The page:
Tuesday, April 28, 2009

100 Best Movie Lines

Just to tickle your fancy and keep your brain recall function active.

Thursday, April 23, 2009

Time After Time

Such a beautiful song inspired my painting entitled "Time After Time". Here it is performed by the Larry Franco Quartet with guest Michael Supnick.

Sunday, April 19, 2009

How Do You Keep the Music Playing

"How Do You Keep the Music Playing?" was the inspiration for this portrait of a young woman. By all counts, it is one of the most beautiful love songs ever written. It was composed by Michel Legrand, with lyrics by Alan and Marilyn Bergman for the 1982 film Best Friends. It was nominated for the Academy Award for Best Original Song at the 55th Academy Awards.


Friday, April 17, 2009

I Won't Send Roses

Giving a painting a title isn't always the easiest thing to do. This man is in love, but is at a loss as how to express it.

See if you think Michael Feinstein's "I Won't Send Roses" sums it up.


Monday, April 13, 2009

Brazilian Girl --- She Surfs

Somehow I can't imagine packing a suitcase and heading for Brazil. However, our technorati entrepreneurial son is doing just that. He and his young family are planning a new life on the Brazilian island of Florianopolis. (Apparenly it is not only a great place to live but also a cool place to surf.)

It's funny, but I have this persisting notion. When I invest emotional energy and time in a place, it seems that eventually I am physically connected with that location. I have had this happen multiple times in my life.

Last summer I came across a Brasilian jazz pianist on YouTube and watched it over and over; I spent hours listening, dancing and painting to her music. Her name: Eliane Elias. I love jazz piano and love the way she plays it. So now, here is another unexplainable connection. The people I love most are going to be in Brazil.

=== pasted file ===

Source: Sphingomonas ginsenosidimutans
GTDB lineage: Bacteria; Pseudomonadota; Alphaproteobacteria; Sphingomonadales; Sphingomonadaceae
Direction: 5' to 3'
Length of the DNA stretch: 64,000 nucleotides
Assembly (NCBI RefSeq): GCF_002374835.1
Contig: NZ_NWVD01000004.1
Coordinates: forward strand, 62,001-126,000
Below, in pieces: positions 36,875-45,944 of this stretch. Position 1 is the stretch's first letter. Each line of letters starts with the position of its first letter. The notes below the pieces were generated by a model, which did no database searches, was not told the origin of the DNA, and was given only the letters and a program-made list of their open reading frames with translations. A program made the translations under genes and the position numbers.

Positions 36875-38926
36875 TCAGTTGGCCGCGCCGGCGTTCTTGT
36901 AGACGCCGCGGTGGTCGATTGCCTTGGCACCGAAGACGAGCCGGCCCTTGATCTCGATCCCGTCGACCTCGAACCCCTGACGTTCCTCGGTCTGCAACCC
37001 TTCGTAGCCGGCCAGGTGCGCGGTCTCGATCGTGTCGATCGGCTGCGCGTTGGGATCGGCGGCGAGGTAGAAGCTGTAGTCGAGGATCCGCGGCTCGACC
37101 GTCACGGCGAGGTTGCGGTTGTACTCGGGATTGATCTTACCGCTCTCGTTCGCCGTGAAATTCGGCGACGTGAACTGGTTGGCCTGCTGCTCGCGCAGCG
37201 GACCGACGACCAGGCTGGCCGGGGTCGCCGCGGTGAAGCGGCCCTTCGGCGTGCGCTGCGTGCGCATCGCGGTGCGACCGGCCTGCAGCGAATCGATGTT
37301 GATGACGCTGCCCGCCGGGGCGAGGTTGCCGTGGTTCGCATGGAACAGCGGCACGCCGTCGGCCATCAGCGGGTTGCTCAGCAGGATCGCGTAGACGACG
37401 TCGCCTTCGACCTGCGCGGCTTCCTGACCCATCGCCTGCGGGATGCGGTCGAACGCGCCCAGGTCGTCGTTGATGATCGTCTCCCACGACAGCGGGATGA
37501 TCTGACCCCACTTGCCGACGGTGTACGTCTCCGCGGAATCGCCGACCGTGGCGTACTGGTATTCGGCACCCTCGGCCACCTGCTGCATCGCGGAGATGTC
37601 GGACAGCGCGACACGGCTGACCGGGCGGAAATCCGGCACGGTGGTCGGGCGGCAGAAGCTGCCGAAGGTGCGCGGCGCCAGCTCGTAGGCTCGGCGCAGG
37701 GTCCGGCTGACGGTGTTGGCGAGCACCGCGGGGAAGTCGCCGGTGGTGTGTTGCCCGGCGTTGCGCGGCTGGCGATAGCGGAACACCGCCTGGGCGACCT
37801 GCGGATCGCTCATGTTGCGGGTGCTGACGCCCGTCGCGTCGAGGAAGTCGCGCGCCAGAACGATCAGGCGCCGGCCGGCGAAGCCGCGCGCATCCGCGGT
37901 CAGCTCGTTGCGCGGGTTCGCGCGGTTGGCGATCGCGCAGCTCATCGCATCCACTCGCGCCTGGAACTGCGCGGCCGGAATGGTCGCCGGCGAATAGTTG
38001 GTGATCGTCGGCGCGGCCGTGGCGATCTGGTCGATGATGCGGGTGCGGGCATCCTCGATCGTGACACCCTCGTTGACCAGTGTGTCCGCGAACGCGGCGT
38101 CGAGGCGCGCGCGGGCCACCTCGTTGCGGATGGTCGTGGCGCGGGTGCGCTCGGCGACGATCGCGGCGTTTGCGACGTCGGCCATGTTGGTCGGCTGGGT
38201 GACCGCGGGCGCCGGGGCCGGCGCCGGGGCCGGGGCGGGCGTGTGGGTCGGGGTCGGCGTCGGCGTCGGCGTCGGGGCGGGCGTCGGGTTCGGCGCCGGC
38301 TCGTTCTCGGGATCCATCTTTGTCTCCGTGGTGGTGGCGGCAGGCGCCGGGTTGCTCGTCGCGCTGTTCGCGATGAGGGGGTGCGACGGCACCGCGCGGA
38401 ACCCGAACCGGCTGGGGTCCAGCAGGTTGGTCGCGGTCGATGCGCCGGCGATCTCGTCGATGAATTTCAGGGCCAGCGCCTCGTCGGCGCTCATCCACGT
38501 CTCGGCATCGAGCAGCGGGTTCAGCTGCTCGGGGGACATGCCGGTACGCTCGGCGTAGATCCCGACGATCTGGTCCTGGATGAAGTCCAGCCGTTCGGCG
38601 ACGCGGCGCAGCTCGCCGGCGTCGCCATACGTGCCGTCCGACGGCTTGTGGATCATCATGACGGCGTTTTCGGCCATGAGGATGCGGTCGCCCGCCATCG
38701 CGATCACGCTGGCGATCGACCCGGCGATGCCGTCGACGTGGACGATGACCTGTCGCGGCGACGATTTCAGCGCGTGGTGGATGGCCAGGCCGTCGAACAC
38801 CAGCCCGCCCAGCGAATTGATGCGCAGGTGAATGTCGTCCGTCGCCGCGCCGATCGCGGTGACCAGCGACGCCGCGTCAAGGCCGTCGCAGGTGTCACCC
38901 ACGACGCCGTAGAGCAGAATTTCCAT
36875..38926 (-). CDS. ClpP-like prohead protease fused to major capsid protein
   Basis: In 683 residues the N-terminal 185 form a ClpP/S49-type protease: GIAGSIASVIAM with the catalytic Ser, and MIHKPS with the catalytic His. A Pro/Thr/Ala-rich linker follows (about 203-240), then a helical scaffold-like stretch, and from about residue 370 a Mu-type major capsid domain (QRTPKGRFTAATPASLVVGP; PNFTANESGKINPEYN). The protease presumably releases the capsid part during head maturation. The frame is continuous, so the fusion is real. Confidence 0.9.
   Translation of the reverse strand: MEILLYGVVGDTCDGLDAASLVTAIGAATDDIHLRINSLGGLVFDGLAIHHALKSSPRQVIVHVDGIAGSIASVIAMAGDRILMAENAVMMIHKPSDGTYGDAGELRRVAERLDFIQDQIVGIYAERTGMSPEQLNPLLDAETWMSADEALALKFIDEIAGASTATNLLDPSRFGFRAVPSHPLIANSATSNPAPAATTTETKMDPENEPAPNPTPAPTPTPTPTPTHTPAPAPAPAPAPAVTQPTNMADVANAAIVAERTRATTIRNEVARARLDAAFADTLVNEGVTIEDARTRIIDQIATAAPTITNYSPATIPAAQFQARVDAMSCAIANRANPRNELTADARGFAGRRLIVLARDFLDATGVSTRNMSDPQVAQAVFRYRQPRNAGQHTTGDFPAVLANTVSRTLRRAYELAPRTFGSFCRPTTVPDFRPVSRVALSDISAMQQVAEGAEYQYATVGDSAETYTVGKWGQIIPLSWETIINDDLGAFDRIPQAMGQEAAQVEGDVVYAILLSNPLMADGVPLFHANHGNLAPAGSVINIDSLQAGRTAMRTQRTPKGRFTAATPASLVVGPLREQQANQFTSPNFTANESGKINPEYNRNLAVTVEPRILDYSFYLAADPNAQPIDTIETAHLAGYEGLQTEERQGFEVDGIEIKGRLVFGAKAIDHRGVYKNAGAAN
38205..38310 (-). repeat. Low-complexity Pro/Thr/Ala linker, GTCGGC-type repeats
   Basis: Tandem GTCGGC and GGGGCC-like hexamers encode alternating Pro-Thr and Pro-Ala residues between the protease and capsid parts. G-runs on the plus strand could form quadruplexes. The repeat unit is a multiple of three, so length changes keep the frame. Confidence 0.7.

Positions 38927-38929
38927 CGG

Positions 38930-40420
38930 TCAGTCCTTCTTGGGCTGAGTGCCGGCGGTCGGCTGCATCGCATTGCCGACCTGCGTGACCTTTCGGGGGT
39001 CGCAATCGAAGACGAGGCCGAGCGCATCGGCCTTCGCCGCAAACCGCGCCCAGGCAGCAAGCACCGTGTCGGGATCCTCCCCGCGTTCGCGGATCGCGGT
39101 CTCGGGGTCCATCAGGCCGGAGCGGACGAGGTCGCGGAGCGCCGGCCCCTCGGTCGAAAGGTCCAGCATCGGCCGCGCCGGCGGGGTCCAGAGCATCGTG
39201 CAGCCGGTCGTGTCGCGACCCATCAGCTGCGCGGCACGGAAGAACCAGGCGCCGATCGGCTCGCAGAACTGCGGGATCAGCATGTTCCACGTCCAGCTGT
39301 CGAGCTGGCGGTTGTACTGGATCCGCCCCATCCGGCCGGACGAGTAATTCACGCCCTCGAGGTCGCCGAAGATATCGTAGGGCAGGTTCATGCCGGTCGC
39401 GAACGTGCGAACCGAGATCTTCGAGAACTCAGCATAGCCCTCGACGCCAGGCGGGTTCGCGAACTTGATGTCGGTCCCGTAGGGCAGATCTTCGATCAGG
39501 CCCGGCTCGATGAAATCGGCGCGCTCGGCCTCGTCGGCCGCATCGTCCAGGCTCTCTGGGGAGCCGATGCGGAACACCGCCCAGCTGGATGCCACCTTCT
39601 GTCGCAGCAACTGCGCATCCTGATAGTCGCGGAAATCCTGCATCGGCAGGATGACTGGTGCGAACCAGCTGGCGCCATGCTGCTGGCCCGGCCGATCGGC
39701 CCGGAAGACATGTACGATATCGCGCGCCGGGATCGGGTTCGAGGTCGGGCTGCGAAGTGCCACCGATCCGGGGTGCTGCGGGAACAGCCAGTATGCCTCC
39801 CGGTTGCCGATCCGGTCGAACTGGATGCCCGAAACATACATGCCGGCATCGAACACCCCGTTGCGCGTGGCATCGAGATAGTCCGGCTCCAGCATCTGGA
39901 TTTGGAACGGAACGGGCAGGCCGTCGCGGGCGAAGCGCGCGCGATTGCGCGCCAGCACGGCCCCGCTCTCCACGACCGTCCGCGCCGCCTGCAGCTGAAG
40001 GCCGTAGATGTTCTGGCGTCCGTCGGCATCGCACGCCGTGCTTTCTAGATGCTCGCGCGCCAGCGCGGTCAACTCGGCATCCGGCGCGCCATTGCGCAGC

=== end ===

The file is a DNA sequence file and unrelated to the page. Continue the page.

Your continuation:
Wednesday, April 8, 2009

Girl in the Blue Turban

As I was gessoing the paper for this painting my husband said, "What are you going to paint?"

"I haven't the slightest idea," I said.

"How can you get ready to paint and not know what you are going to do," he asked.

"Well, that's just the way it is," I told him.

There is something both frustrating and magical in those moments before the pencil sketch is created and the paint is mixed. For me there is no recipe -- no tried and true habits. Each work, as so many artists know, has a life of its own. And in the doing, each painting I complete could have been several paintings if I had stopped at certain junctures. I had an art professor tell me to "stop now or the painting will become something different." He was right.

I don't stop until I have exhausted every possibility and the work itself says you're done. I'm not sure it will always be this way. When I figure out how everything works maybe it will be different.


Monday, April 6, 2009

Girl with Brown Eyes

Fred Astair and Eleanor Powell

Fred Astaire began his career in vaudeville. In the early 30s, he agreed to test for films. One studio executive's report on this screen test has been quoted many times over the years, but it is still just too good to pass up here: "Can't act. Slightly bald. Also dances."

Frank Sinatra comments on this performance at the beginning ... be sure to turn up your speakers.

Friday, April 3, 2009

Looking for Love

Spring is in the air and eyes are scanning the horizon for that one special person to love. When eyes meet eyes and there is a chemical attraction, the pupils enlarge. Here is my drawing of "The Look of Love" and Diana Krall's very cool YouTube video to give you permission to look for love.

Thursday, April 2, 2009

The Shadow of Your Smile

Memories don't belong to youth -- they aren't old enough to have many. It's only as the decades pass that we begin to treasure what we have chosen to put into our lives. Today I remembered that summer afternoon on the grass chatting with a boy just a year older than I. The sun was on his bare chest and he smelled so good. Most of the details have slipped out of reach, but what remains is that "shadow of his smile".

Here is George Shearing's piano solo played with the tenderness of maturity.